As we begin our second read-through and deeper dive into Twelfth Night, let’s take a moment and take a look at the names. Some are fitting, some not, some seemingly unrelated at all.
the Latin “olive”
according to some reports, Twelfth Night is the first appearance of the name
variant of Violet, the flower
Note: Viola’s name under disguise, Cesario, is derived both from Caesar, and Latin for “head of hair; hairy”
from the Latin, possibly from “sea,” “male,” or Mars
or from the Semitic “beloved” or “beloved lady”
Despite Viola disguising herself as a male, Maria is the most aggressively “male” females in the play, pushing forward the ridiculing of Malvolio; and she is, of course, beloved of Sir Toby.
from the Latin “bear”
Ironic use of name? Or perhaps this is a reference to a Florentine count, Don Virginio Orsino, who visited Elizabeth’s court in January of 1601, which some critics have used as a rationale behind the title of the play (Twelfth Night being the Epiphany, or January 5/6th).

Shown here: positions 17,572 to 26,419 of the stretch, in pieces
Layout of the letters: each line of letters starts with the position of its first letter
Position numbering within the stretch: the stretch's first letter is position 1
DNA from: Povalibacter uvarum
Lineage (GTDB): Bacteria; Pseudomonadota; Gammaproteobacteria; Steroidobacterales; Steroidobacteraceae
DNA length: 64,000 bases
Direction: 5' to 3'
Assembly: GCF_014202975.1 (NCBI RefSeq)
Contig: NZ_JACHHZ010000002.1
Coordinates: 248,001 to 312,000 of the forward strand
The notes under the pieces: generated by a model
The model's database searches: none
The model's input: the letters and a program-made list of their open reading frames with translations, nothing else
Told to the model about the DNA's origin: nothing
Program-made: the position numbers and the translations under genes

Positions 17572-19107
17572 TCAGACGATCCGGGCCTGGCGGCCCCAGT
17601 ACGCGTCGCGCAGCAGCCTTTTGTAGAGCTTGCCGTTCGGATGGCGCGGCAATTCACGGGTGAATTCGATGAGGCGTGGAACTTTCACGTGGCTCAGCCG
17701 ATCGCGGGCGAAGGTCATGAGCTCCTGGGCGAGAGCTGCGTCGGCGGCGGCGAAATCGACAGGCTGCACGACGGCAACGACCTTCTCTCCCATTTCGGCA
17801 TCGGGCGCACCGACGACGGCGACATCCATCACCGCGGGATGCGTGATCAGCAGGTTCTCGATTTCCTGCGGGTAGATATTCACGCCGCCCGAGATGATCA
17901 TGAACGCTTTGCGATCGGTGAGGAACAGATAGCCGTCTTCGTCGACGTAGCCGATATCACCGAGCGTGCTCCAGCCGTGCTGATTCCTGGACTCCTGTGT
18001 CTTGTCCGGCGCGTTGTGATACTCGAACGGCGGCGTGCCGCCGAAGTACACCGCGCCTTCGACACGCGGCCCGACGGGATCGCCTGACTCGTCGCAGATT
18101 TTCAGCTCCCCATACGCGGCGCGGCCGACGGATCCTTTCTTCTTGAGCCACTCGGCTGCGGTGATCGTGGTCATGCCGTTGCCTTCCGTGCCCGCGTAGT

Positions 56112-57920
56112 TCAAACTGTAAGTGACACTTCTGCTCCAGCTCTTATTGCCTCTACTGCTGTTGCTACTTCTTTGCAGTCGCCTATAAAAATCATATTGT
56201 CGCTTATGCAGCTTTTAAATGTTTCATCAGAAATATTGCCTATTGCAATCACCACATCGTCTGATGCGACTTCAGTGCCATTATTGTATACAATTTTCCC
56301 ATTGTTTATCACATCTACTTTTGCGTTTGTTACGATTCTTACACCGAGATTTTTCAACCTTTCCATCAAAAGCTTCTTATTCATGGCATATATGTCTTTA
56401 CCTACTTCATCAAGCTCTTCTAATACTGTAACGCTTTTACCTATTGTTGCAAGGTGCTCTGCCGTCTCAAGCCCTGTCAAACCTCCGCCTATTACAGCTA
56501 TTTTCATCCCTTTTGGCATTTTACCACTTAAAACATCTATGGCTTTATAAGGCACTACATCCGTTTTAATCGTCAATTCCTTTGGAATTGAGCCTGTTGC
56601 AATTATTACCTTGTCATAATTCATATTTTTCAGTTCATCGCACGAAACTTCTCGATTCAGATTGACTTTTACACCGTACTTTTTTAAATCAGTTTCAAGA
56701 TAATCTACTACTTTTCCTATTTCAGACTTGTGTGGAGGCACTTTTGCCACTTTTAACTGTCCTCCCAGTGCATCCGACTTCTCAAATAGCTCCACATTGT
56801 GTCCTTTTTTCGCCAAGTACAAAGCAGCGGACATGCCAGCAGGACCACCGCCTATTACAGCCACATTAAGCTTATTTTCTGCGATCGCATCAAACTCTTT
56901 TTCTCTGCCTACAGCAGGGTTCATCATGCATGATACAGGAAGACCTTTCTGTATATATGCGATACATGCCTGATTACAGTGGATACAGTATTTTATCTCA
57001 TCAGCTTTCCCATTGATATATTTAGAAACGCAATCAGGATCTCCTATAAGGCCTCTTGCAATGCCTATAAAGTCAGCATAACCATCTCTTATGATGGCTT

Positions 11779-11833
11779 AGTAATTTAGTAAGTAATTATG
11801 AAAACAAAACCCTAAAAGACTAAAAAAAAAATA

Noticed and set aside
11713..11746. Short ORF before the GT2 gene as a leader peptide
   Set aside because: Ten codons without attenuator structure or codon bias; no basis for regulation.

from the Italian “ill will”
Pretty much sums up the character, just as the name of Romeo and Juliet’s Benvolio’s (“good will”) summed up his.
from the Greek meaning “venerable” and also “awe, reverence, dread”
variant of the Greek translation of the title Augustus
Saint Sebastian, a third-century Christian martyr
Note: Sebastian makes reference to another name, Roderigo, which is derived both from the Germanic for “noted” and the Spanish for “notable leader”
Did Sebastian call himself Roderigo before the shipwreck, and only after the supposed death of his twin (re)take on the given name of his father?
from the Latin family name Antonius
though there is no true definition, “priceless” and “of inestimable worth” are popular definitions
Ironic as the character treats Sebastian as if he were priceless, but that care and love are unrequited.
no clear name derivation, but for the clown/fool, obviously a link to “festive” or “festivity”
the Middle English variant of Tobias, the Greek version of the Hebrew Toviah, “Good is Yahweh”
also Scottish Gaelic Tobar Mhoire meaning “Mary’s well”
from the Greek “man” meaning “manly”
Ironic, needless to say.
Of course, these last two are more important for their comic surnames, Belch and Aguecheek (the man has the jaundiced look of a man with malaria),